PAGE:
One of the most recognized characteristics of modern technology is the vertiginous rate at which it becomes obsolete. Laptops, printers, tablets, phones—they have all become disposable. So what to do with all the “old” devices?
The Virginia Department of Environmental Quality and the EPA just hosted an Electronics Recycling Workshop to address several related topics. Various government agencies and nonprofits shared what local governments can do to deal with the growing stream of electronic waste that will be discarded by consumers and businesses in the coming years.
For example, it is expected that in the next seven to ten years, waste-disposal sites will start seeing the first wave of discarded solar panels, said the EPA’s Karen Pollard, “and we’re not ready for it,” she added. Pollard was one of the workshop’s speakers and works with the EPA’s Office of Resource Conservation and Recovery, in Washington, DC.
There are no federal guidelines to deal with electronics recycling, so each state is left to take a different approach. Another speaker at the workshop was Rob Taylor, with the North Carolina Division of Environmental Assistance. He described his state’s three-prong approach to the problem—charging manufacturers (39 of them) an annual fee, banning the disposal of certain electronic equipment (particularly TVs and computer monitors), and economically supporting localities’ efforts to set up year-round eCycling programs.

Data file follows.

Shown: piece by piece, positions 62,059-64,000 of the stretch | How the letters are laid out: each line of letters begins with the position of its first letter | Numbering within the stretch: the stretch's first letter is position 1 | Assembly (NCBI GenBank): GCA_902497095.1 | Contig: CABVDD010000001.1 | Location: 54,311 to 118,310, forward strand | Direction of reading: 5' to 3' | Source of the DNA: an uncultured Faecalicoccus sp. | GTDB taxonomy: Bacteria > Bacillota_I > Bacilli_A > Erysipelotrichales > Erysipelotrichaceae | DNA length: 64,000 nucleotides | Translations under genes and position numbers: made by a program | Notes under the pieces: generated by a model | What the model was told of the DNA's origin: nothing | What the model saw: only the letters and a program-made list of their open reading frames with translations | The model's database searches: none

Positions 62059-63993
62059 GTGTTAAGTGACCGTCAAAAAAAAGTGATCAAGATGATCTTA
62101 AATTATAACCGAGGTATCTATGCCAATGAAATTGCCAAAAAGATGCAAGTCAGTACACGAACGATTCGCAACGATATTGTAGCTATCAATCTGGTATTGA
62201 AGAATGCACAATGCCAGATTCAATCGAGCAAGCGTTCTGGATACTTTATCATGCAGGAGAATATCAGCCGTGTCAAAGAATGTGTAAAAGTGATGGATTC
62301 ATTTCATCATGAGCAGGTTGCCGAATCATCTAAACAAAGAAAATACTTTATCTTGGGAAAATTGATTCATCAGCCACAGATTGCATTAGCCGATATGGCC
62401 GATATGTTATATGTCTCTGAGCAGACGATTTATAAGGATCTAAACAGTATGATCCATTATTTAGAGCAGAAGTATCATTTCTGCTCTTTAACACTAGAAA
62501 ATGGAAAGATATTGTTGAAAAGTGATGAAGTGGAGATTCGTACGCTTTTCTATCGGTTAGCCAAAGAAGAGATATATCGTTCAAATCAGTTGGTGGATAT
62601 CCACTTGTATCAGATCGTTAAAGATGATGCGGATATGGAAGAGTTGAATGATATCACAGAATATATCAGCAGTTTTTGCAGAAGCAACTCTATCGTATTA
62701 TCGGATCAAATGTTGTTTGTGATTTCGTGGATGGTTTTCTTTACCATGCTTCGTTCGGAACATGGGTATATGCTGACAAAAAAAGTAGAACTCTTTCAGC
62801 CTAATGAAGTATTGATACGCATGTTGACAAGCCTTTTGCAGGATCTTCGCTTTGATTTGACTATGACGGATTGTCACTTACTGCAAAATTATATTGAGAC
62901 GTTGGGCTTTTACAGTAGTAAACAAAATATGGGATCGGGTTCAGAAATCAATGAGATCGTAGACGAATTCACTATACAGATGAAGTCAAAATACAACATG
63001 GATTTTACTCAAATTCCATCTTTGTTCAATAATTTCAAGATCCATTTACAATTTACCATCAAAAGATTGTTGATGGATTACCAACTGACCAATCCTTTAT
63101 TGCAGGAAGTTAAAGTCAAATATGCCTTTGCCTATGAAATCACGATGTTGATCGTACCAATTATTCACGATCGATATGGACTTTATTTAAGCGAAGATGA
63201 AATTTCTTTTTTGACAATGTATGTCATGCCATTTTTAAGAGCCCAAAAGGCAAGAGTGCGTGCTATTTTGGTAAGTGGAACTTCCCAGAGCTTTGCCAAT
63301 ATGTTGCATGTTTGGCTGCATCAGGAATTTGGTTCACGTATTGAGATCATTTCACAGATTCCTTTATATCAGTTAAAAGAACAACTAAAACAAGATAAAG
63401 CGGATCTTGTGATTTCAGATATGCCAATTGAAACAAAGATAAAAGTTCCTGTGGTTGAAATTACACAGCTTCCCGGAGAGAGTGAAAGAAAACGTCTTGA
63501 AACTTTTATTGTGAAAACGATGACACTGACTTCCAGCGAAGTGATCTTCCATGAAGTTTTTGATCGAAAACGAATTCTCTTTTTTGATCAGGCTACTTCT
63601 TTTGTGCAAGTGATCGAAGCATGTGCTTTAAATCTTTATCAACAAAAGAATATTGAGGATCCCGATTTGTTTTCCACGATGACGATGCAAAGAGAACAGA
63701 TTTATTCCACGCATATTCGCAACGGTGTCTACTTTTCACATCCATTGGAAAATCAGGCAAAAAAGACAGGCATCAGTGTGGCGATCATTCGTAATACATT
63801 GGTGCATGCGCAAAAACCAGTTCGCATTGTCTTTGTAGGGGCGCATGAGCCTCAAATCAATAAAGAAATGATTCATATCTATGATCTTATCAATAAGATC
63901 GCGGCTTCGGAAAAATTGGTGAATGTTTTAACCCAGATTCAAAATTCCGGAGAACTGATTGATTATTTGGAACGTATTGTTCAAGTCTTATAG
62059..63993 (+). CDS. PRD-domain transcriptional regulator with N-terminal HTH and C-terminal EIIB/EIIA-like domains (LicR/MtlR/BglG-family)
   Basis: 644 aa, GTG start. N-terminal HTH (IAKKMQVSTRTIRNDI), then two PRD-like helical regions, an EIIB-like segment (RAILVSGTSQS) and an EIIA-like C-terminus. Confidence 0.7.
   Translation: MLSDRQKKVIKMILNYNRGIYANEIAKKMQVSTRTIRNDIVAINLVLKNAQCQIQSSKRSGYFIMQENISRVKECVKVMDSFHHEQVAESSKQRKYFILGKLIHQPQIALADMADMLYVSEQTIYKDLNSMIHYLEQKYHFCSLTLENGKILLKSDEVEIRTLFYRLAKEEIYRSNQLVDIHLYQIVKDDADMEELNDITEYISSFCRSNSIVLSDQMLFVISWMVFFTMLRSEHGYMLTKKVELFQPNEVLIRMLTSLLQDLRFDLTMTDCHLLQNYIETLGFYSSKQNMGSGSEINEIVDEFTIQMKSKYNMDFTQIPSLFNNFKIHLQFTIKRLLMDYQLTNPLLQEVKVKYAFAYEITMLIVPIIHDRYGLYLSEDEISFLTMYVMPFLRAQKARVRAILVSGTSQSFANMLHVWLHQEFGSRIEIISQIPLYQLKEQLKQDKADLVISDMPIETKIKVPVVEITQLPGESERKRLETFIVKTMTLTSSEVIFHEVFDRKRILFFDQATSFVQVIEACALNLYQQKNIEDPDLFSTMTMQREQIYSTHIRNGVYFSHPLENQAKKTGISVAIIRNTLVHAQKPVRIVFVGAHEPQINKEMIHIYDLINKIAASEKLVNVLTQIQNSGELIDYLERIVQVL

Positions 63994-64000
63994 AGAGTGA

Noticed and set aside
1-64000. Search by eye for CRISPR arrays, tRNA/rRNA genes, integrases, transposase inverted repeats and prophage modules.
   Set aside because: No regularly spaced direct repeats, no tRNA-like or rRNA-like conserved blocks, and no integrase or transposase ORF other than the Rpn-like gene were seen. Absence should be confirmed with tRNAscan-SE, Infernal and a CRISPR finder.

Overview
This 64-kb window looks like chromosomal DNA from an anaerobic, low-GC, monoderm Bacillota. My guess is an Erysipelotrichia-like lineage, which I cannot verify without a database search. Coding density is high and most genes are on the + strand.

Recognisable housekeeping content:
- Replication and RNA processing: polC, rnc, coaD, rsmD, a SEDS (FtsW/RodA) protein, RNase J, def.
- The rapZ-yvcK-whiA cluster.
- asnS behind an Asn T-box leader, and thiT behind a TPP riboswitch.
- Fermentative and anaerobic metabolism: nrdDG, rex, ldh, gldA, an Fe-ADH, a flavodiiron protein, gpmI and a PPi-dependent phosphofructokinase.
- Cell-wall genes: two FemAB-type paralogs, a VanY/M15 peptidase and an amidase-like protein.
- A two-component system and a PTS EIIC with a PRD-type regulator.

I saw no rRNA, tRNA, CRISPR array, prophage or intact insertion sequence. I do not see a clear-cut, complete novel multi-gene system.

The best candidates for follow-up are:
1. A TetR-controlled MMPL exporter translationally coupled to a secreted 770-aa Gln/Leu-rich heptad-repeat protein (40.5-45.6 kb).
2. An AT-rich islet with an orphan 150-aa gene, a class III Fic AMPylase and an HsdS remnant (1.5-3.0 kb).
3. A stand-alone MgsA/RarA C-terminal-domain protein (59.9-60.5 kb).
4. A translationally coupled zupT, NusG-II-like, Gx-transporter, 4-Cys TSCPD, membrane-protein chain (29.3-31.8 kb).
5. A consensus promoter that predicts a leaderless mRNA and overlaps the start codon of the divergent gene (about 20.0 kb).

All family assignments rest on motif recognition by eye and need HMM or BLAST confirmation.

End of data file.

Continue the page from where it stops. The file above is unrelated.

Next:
Northern Neck residents who want to take the recycling initiative, before their localities establish year-round programs, can do so by transporting their electronic products (nearly everything with a plug, as described by Kim Hynes of the Central Virginia Waste Management Authority) to certified recyclers.
Sustainable Electronics Recycling International (SERI) is a nonprofit organization that provides a map and directory listing the names and locations of R2 certified e-recyclers in the world.
To access the presentations given at the workshop, and for additional information about recycling electronic products, visit DEQ’s page on the subject.